“A Texas House committee on Wednesday heard explosive new testimony from lawyers investigating Texas Attorney General Ken Paxton, including that he appeared to provide a friend with confidential FBI documents and committed other potentially impeachable crimes in an effort to help him retaliate against adversaries and federal officials,” the Houston Chronicle reports.
“Many of the details have been outlined in a whistleblower suit that accuses Paxton of firing four top aides as retaliation after they reported the alleged misconduct to federal authorities.”
“But Wednesday’s testimony painted the fullest picture yet of the ways in which Paxton allegedly leveraged the resources of his office to help the friend and campaign donor, Nate Paul. It also created a new and immediate threat for Paxton, who has denied all wrongdoing, since the House General Investigating Committee could recommend that the chamber censure him or begin impeachment proceedings.”
By the Way?
July 2020 marks five years since Texas Attorney General Ken Paxton was indicted on felony securities fraud charges. The criminal case against him has been a cloud over his head during nearly all of his time in statewide office, including a narrow reelection win in 2018.
The indictments are now old enough, as progressive groups have cheekily noted, to attend kindergarten.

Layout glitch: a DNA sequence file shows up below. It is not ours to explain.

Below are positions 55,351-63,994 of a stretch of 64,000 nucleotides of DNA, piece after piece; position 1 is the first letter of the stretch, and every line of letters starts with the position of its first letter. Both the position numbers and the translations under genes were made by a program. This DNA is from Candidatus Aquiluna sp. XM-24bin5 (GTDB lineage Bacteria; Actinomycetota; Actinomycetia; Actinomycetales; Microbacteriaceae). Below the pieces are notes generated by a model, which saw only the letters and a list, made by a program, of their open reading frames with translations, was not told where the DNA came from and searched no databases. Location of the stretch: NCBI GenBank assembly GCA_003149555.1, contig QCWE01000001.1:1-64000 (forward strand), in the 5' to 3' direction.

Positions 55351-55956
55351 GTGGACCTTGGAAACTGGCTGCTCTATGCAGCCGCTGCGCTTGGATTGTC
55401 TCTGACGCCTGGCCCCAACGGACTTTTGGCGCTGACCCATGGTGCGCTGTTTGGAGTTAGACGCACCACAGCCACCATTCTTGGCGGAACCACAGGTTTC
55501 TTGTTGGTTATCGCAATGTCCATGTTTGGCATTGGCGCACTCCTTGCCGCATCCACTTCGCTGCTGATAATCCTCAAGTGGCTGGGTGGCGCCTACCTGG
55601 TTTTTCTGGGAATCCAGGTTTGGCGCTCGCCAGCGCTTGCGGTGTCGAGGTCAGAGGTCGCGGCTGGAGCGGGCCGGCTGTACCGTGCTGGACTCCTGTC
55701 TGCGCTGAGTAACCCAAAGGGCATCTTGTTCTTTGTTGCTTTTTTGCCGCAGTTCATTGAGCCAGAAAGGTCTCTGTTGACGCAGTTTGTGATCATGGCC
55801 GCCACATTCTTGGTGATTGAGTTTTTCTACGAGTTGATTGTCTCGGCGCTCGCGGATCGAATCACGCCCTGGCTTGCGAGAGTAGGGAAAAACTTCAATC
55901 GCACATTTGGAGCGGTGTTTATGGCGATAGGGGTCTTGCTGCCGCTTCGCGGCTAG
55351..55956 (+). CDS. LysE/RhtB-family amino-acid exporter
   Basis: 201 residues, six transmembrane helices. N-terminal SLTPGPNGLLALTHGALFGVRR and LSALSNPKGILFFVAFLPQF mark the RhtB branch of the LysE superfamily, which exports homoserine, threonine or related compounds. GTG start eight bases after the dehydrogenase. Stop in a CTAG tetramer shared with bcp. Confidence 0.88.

Paxton is accused of persuading investors to buy stock in a technology firm without disclosing that he would be compensated for it. He has maintained his innocence and criticized the prosecution as politically motivated.
Why is it taking so long to take the state’s top lawyer to trial? Since the case began, it has been delayed by side battle after side battle, including a still-unresolved dispute over how much to pay the special prosecutors handling the case and a yearslong dispute over where Paxton should be tried. Paxton’s case has bounced from trial courts in North Texas, all the way up to the state’s highest court for criminal matters, back down to a trial court in Harris County — and it may go back to his home in Collin County again before the issues are resolved.
Check out our timeline below of the case’s twists and turns. We’ll update it with new stories from The Texas Tribune and other outlets as the legal battle proceeds…..
image….Texas Attorney General Ken Paxton narrowly won reelection in 2018. Credit: Miguel Gutierrez Jr./The Texas Tribune
My Name Is Jack says
Sort of just a common crook.
Has them”conservative values.”
The state’s TOP law enforcement
20 articles against Paxton…..